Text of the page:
In the cozy breakfast nook, designer Missi Cooper-Youngblood optimizes detail to realize a relaxed setting that defers to the outside view. Her neutral scheme incorporates glass, hard-surface floor and playful two-tone chairs, which make a bold statement while staying within her restricted color range.

Suzanne Sultana’s black and white eating area is a piece of functional art. Limiting her color options allows for the architecture or bones of the space to become paramount. This neutral space is young, hip, and oh, so smart.

Sally Trout created a neutral palette den that’s both lively and serene. She focused on texture, subtle pattern and the play of dark against light for a small room that’s huge when it comes to contemporary sophistication and comfort.

Missi Cooper-Youngblood, 40 Old Englewood Road, Englewood. 475-5115.

Sultana + Associates, Inc. Interiors, 1830 S. Osprey Ave., Sarasota. 955-5651.

Sally Trout Interior Design, 1272 N. Palm Ave., Sarasota. 953-4418.

Nice niche: Grand niches meant to frame a bed or other important furniture or small niches specially designed to highlight a piece of art or a floral arrangement are very much in vogue now, and they’re tricky spaces that designers must deal with. In this Country French home on Longboat Key, designer Nancy Ebel chose to set a sideboard in the niche and install a piece of art above it. Anything in a niche takes on heightened importance, so the quality (or sentimental value) of the object should be impeccable. Designer Anne Folsom Smith used a niche in a long, narrow powder room to tuck in an opulent day bed and a dramatic drape which can be lowered. Who wouldn’t want to curl up with a good book and just take a catnap in this winning space?

Nancy Ebel Interior Design, 5588 Eastwind Drive, Sarasota. 927-3668.

Anne Folsom Smith, 330 S. Pineapple Ave., Sarasota. 957-0434.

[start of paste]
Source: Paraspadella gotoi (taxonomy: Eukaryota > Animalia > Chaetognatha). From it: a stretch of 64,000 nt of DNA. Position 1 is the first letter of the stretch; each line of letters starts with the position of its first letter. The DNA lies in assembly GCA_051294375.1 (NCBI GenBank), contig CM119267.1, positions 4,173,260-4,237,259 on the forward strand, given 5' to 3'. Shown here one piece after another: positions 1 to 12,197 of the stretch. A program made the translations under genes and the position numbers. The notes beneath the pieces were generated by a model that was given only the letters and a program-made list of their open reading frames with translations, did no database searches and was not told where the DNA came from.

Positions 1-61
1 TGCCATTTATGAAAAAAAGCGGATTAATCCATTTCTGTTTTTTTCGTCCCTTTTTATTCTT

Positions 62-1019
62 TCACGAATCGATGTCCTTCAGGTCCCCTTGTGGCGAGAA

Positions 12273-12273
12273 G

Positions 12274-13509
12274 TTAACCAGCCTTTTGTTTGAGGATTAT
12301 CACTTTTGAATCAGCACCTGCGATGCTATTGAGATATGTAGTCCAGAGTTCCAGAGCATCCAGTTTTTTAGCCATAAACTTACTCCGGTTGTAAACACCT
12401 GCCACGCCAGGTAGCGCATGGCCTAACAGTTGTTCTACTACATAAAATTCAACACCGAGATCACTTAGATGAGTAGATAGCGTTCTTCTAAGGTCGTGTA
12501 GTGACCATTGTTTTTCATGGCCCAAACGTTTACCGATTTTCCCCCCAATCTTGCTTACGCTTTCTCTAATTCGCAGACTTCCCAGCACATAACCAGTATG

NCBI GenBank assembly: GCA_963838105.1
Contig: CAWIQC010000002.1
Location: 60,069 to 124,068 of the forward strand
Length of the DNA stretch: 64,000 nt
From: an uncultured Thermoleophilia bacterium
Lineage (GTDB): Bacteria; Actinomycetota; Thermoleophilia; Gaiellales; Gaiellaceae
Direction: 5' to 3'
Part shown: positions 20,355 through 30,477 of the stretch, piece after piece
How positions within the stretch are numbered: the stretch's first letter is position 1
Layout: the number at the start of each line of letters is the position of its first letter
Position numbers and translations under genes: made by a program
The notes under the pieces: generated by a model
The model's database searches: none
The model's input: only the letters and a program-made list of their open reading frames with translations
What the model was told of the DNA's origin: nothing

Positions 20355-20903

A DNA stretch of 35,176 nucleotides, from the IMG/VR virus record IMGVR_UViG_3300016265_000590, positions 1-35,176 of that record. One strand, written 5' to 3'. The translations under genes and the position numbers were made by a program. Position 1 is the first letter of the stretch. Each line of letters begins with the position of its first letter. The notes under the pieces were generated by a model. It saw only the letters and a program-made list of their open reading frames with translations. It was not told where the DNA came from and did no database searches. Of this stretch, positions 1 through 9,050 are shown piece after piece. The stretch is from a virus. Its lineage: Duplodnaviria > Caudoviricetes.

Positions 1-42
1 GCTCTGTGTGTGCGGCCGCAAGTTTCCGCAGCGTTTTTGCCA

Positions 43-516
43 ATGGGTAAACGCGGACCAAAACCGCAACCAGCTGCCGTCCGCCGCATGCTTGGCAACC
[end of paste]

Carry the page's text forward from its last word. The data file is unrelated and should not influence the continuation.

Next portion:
Anything but bland:It’s an art: As collecting becomes more and more popular, interior designers are being challenged to propose a scheme around an art collection so that the home furnishings harmonize but do not compete with art glass, fine paintings, sculpture and ancient artifacts. These two rooms by designer Raymond Boorstein are similar in that the savvy professional has kept the walls and floors neutral, and he’s paid particular attention to lighting. The style, colors and even the texture of the furniture comfortably play off the artwork, so that each space is a seamless whole, avoiding any aspect of a museum or gallery environment. These clients are truly at home with their art. Neutrals used to be associated with an absence of taste or lack of design self-confidence. But a move toward a soft, earthy palette transformed that view a few years ago as residential designers began experimenting with limited ranges of hues from snow to ecru, from cream to camel, from tan to taupe. Suddenly neutrals became eloquent, and so they remain today. As you can see, these three spaces are inspirational. The super-soft, high headboard trend came to the residential design world through boutique hotels in Europe and America. Soon the thickly padded headboard became a bedroom focal point, combining superior pampering with sophisticated style. Waves is what designer Gail Carlson calls her serene room. Curvilinear furniture and soft color help express the restful nature of this embracing space. In her European traditional bedroom, designer Ana Santa Maria retained the ornate headboard carving but incorporated a padded section, giving her client both stylistic grandeur and lavish comfort.